Thursday, 26 July 2012
Port Sunlight, Wirral
Port Sunlight is a model village, suburb and electoral ward in the Metropolitan Borough of Wirral, Merseyside, England. Built by Lever Brothers to accomodate workers in its soap factory (now part of Unilever), work commenced in 1888. The name is derived from Lever Brothers most popular brand of cleaning agent, Sunlight.
Lowry's first novel Ultramarine opens with a scene where Dana Hilliot the main character signs onto Oedipus Tyrannus the ship which takes him on a voyage to the Far East. The story is based on Lowry's own similar voyage which he made as a mess boy on the Blue Funnel ship Pyrrhus.
This opening scene immediately sets the tension between Dana (Lowry) and his other shipmates. Though Dana, Andersen the cook and Norman the galley boy all have Norwegian roots, they are set apart by their home addresses. Andersen and Norman live in Great Homer Street in Everton which was a poor working class area of Liverpool in the 1920's; "Where do you live?" "Sea Road, Port Sunlight." (Pg. 15); "And he thought of that time when their families, for ten years neighbours in Port Sunlight, had met in Christiania when he was a boy, and how their love for each other had never changed." (Pg. 19); later Dana asks for jokes "Third return Port Sunlight" at the South Station in Tsjang Tsjang (Dairen) - "I insisted, because I was not going to be beaten tonight." (Pg. 101) Dana's joke is in competition with Norman asking for "Third return to Birkenhead Central." - a more working class area of the Wirral. Dana's joke underlines the class tensions in the novel; "Well here's to Port Sunlight!" (Pg. 113) and "No, here's a Port Sunlight man wants his fortune told." (Pg. 114).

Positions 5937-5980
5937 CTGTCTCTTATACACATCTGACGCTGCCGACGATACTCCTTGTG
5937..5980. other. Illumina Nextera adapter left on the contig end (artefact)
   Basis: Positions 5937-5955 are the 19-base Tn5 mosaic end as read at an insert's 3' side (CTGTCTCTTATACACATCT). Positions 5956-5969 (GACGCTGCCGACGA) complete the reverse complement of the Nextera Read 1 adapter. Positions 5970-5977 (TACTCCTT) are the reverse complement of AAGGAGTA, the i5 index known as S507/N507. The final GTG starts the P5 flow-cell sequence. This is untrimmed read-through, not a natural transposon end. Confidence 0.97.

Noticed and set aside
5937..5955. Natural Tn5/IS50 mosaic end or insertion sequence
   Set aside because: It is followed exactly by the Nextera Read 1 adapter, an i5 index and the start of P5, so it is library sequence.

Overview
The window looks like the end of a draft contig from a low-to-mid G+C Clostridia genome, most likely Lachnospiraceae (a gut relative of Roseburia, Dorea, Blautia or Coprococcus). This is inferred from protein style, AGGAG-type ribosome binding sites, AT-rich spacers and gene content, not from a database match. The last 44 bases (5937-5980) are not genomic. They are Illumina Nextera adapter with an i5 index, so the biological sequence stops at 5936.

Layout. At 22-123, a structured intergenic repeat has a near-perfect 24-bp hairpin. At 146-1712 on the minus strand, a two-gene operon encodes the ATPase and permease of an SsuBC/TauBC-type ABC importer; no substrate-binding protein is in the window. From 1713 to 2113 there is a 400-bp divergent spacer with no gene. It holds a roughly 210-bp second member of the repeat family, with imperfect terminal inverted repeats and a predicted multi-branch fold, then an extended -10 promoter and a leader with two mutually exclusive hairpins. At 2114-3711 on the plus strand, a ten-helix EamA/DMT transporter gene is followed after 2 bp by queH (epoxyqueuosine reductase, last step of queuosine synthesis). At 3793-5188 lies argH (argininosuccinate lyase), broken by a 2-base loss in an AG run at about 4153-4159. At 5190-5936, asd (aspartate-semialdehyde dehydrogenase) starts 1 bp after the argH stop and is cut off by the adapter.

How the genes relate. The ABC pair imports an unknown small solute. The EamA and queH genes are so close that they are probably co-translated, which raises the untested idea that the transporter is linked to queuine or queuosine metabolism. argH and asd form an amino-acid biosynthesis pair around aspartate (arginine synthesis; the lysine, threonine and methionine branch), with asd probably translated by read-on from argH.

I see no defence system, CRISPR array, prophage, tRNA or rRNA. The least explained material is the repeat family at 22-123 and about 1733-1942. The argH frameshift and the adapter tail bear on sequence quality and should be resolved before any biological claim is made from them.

For some reason Lowry doesn't place his Dana in Caldy where Lowry lived at the time of his sea voyage in 1927. However, Lowry's choice of Sea Road Port Sunlight is significant. There is no such road in Port Sunlight but Lowry places Dana in a road named after the sea which was so important to Lowry. Port Sunlight was a model village for workers built by Lord Leverhulme ,which can bear comparison to the upper class idyllic community created in the village of Caldy built by David Benno Rappart, in that both were visions of alternatives to the slums and deprivation of Liverpool.
The tension Lowry creates in that scene is that Dana is different from the rest of the crew. The Wirral is seen as an alternative to Liverpool which is a theme Lowry continued to develop in other works.The Wirral was Lowry's first Eridanus, the name he gave to his later Dollarton home, and Liverpool which Lowry called "that terrible city whose main street is the ocean".
Read Port Sunlight on Malcolm Lowry @ 19th Hole